Friday, March 24, 2023  |


The best of all time A to Z: Zale


This is the last in a 26-part series in which endeavors to name the best boxers of all time based on last name – A to Z. We’ll post one letter each day for 26 days. Our criteria in making the selections were fairly simple: Accomplishments in the ring, with heavy emphasis on strength of opposition, as well as impact on the sport. This wasn’t easy, as our first installment — the letter “A” (Armstrong vs. Ali) — demonstrates. However, we’re confident that our choices are arguably the best. We also are including five more fighters for each letter to indicate others who were considered. Also, noted author and boxing historian Bert Sugar — who provided input — tells us where he ranks our choices among the greatest fighters pound-for-pound and gives us a thought on each selection. And, finally, we’d love to get your thoughts on the project. Here goes ÔǪ today’s letter: “Z.”

Lifespan: 1914-97
Hometown: Gary, Ind.
Record: 67-18-2 (45 knockouts)
Active: 1934-48
Weight class: Middleweight through light heavyweight
Titles: World middleweight
Sugar’s ranking: None
The thought process: The final installment of our series was a tough one. Carlos Zarate could’ve been the choice here. The Mexican’s gaudy record and knockout ratio – 66-4, 63 KOs – are eye catching to say the least but he had only one monumental victory, over Alfonso Zamora. Fritzie Zivic had the most victories over elite opponents, Jake LaMotta, Lew Jenkins and Henry Armstrong among them. He also had 65 losses. That leaves us with Zale, who is our top choice because of his success and impact on the sport. Zale is a boxing clich├® from a bygone era, a Midwestern kid who grew up in site of forbidding steel mills but escaped that fate in terms of a career by becoming a world-class boxer. His proximity to the mills might account for his nickname – “The Man of Steel” – but his legendary resilience also had to play a role. Zale could endure a tremendous amount of punishment and continue to give it back, particularly with a vicious body attack. Time and again, he seemed to wilt under a barrage of punches only to come back with startling ferocity and turn the tables. He was similar to Arturo Gatti in that way – but much more talented. Zale claimed the unified middleweight title by outpointing also-rugged Georgie Abrams in 1941 but it was three title fights against a dead-end kid from New York between 1946 and 1948 that would earn him eternal fame. Zale and Rocky Graziano engaged in the most-savage and dramatic trilogy in the history of boxing, three excruciating tests of the courageous warriors’ perseverance that thrilled boxing fans. All three ended in a knockout, Zale winning the first fight, losing the title in the second and then regaining it in the third. All subsequent series are judged against the original, which hasn’t been topped. The final fight in the series was Zale’s last hurrah. His body finally gave out in his next bout, against the great Marcel Cerdan. Zale went out on his proverbial shield, though: He gave the Frenchman hell before falling in 11 rounds in THE RING Fight of the Year in 1948. Zale, who never fought again, gave the fans absolutely everything he had.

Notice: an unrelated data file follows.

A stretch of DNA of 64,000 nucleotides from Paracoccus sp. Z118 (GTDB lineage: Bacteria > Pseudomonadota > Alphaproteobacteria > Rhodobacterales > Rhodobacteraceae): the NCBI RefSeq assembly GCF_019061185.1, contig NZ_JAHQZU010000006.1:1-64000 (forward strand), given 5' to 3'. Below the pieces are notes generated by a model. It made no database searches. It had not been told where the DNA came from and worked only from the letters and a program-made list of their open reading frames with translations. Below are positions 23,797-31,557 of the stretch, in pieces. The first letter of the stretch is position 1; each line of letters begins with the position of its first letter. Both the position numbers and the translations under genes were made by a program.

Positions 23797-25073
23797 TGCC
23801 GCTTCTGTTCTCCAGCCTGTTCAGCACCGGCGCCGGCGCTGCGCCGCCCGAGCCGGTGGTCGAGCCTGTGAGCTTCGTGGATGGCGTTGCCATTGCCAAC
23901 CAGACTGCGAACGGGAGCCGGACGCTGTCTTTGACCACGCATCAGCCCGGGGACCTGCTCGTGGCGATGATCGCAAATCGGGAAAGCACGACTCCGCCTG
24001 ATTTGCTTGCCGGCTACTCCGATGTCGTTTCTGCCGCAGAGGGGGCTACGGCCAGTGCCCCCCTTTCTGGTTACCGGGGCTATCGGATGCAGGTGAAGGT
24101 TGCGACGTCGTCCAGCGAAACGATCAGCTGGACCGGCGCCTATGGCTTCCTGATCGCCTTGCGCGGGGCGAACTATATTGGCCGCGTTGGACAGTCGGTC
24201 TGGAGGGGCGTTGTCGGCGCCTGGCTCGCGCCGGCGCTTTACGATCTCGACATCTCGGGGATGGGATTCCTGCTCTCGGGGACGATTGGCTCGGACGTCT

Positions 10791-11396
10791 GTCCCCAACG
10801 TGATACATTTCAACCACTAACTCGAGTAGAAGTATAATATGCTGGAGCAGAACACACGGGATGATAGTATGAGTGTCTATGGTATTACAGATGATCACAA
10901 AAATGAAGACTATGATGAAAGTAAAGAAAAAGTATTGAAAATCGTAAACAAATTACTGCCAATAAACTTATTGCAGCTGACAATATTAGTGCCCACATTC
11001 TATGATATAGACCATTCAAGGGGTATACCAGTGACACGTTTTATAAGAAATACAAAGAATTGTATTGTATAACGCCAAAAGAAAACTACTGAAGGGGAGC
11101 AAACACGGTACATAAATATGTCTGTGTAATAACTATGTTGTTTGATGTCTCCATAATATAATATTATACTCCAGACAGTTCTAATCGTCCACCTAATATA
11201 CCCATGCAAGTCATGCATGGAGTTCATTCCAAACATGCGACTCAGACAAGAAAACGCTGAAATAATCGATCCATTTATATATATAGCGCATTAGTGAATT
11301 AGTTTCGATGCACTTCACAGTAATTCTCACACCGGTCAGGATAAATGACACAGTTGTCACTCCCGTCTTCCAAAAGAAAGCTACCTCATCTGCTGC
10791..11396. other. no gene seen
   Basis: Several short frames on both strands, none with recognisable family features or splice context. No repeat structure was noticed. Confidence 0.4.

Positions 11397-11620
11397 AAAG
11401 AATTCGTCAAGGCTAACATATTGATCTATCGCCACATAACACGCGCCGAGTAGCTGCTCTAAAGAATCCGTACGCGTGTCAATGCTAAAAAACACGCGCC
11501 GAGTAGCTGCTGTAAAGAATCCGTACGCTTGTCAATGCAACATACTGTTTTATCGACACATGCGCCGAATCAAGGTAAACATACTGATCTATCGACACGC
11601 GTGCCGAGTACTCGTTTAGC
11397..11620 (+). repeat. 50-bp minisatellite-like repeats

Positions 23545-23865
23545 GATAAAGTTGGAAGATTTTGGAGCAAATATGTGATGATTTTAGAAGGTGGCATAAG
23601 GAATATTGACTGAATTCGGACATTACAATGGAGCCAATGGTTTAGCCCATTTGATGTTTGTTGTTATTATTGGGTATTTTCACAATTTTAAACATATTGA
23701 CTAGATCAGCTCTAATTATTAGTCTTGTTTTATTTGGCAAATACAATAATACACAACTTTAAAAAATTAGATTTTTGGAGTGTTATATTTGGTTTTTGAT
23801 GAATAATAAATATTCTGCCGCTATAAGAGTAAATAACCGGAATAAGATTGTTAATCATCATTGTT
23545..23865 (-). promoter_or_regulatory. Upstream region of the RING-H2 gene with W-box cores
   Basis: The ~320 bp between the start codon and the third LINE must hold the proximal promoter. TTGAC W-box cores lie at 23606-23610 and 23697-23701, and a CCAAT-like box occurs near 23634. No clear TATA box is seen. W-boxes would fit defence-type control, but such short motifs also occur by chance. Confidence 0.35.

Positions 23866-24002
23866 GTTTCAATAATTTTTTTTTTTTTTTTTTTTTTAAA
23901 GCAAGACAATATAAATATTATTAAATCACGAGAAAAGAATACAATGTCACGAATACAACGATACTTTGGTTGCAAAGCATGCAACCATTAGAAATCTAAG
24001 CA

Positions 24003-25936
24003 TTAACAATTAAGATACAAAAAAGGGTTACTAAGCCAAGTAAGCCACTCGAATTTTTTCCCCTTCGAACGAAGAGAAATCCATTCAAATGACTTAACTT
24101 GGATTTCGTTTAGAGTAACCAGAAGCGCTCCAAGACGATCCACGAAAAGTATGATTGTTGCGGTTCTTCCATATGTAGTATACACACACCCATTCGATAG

Five more (alphabetical order): Hilario Zapata, Daniel Zaragoza, Carlos Zarate, Fritzie Zivic and Juan Zurita.
Sugar quote: “Zale was the greatest body puncher in the history of boxing. He knocked out Rocky Graziano in their first fight by burying his hand up to the wrist in Graziano’s midsection. When you talk about heart, you’re talking about Tony Zale, particularly his three fights with Graziano. He would come back time and time again. He was Mr. Boxing.”

A: Armstrong:

B: Burley:

C: Charles:

D: Duran:

E: Elorde:

F: Foreman:

G: Greb:

H: Hagler:

I: Ibeabuchi:

J: Johnson:

K: Ketchel:

L: Louis:

M: Moore:

N: Napoles:

O: Olivares:

P: Pep:

Q: Qawi:

R: Robinson:

S: Saddler:

T: Tunney:

U: Uzcudun:

V: Villa:

W: Walker:

X: Alfredo Xeque:

Y: Teddy Yarosz: